Marvel Pinball: Civil War Review

Combining two ridiculously different things into a new, better and more delicious product isn’t a common nowadays. In games, developers tend to stick with the tried and true formulas, rarely venturing outside their comfort zone. When they do, though, we usually get the best games. For instance, in the case of Zen Studios, the combination of two unassuming concepts like pinball and storytelling results in an unique twist to what could be considered a relic of the past.

Granted, videogame pinball isn’t anything particularly new, but there’s something to be said about Marvel Pinball and its newest table, Civil War. The Civil War event that took place a few years ago put a wedge in between two superhero groups of the Marvel comic book universe due to a specific event involving ‘super beings’. One side of the conflict, led by Iron Man, was for a regularization of heroes and the other, with Captain America at its front, was against it. Frankly, I was never particularly fond of this story cycle, and with time, it was one of the main reasons I stopped buying superhero comics altogether, due to how convoluted everything got.

In pinball form, however, Civil War is much more enjoyable and easier to follow. The Civil War table can be played from two different angles of the story, each with its own objectives and story, which makes it one of the more complex and impressive downloads to come out of Zen Studios. The story unfolds as you complete objectives and although there’s certainly a small disconnect between hitting ramps and an actual superhero fight, for instance, the rhythm of play and presentation help get you in a similar concentration state you’d be in if you were playing a fighting game.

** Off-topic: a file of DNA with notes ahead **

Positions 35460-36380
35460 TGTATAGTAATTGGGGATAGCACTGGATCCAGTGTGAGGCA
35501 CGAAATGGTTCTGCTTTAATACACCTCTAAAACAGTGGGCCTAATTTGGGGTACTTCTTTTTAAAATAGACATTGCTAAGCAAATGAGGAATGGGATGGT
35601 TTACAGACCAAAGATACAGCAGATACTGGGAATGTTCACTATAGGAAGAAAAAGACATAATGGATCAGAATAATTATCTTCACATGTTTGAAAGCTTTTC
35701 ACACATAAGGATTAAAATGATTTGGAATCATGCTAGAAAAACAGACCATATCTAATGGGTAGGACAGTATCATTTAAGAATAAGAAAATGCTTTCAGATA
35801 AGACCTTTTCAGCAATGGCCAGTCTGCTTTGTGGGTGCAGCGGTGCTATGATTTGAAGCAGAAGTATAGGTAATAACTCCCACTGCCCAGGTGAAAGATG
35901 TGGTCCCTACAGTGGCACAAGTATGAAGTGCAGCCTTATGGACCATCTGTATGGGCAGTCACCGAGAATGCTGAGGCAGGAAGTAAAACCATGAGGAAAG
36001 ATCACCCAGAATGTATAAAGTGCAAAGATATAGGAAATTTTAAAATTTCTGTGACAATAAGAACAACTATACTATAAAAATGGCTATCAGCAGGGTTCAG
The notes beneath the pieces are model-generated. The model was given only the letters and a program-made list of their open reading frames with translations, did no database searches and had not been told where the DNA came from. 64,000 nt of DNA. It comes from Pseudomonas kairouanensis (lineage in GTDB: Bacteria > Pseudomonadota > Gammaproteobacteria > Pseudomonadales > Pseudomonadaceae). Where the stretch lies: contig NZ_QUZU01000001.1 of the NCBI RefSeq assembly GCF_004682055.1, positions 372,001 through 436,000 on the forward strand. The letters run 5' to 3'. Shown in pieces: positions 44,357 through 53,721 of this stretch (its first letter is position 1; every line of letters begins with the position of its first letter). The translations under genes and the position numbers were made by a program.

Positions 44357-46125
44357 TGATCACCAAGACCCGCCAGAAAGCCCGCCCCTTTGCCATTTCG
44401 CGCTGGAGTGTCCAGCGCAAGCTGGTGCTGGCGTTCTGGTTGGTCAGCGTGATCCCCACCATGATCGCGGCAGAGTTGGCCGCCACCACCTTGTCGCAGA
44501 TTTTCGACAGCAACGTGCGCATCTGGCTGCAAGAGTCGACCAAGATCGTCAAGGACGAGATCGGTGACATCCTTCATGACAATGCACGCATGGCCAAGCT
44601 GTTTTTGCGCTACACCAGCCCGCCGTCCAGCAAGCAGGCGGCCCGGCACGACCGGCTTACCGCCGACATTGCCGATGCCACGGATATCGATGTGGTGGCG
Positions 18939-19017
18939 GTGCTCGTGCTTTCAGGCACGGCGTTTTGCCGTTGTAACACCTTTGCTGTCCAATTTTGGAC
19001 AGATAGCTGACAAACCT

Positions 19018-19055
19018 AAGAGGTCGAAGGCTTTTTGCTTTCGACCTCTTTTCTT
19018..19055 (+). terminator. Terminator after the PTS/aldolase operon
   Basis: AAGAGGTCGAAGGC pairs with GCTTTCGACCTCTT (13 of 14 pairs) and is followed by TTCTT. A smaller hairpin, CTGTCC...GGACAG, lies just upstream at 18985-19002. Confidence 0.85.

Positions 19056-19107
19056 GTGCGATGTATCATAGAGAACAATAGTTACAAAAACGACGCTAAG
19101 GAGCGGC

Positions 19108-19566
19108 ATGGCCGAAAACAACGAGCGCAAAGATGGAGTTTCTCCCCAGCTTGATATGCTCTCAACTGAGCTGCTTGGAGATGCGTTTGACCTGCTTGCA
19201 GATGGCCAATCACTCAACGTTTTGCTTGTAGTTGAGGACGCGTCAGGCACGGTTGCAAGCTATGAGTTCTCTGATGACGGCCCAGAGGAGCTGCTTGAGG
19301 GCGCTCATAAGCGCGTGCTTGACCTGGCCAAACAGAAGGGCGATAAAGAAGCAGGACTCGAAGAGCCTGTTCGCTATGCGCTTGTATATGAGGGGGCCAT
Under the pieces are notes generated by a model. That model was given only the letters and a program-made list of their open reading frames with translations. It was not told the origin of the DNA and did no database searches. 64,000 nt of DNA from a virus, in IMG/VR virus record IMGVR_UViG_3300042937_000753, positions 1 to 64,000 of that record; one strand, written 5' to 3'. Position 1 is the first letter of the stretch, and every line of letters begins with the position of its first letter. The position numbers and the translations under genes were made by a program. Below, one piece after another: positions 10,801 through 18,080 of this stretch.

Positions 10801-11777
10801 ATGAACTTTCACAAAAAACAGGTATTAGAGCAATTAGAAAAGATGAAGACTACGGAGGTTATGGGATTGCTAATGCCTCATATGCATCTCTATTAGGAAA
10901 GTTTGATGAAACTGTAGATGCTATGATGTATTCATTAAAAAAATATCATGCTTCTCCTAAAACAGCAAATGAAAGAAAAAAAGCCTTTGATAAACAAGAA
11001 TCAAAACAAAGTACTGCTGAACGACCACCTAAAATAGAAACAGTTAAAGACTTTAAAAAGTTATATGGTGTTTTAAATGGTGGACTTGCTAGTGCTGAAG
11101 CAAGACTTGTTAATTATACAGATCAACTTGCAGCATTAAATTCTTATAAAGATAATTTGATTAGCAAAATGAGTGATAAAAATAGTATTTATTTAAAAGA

Old rust bucket and Cap drop the niceties and decide to duke it out right on top of your game at times.

The same can be said about playing this as a straight up pinball table. The table design makes for a fast paced, high speed game of pinball, with some familiar situations of multiball thrown in for good measure as well as some more “artificial gimmicks” that wouldn’t normally be seen in an actual ‘metal to wood’ table. Zen’s pinball games have always been more fantastical than the competition in terms of gameplay features and that’s still true in Civil War. While not as crazy as previous tables like Infinity Gauntlet, it sticks to its theme rather well. Even though this is a pinball game, the story is delivered in a serious tone and gets all the major points across rather well.

If you are a pinball fan and have made the jump to videogame conversions in lieu of the unfortunate rarity of actual pinball tables out in the wild, there’s no better time to jump aboard Marvel Pinball. Comic book fans have been spoiled rotten by its newest DLC releases and Civil War is no different, offering two distinct adventures in a single table. On the other hand, if pinball isn’t really up your alley, there’s plenty of fun to be had with Civil War and Marvel Pinball in general, mainly because it does a tremendous job of doing a different game of pinball, one that makes excellent use of what a videogame can do both realistically and fantastically.

And fantastic is easily an adjective I’d associate with this DLC, through and through. Now I just need to get better at it, if you’ll excuse me!

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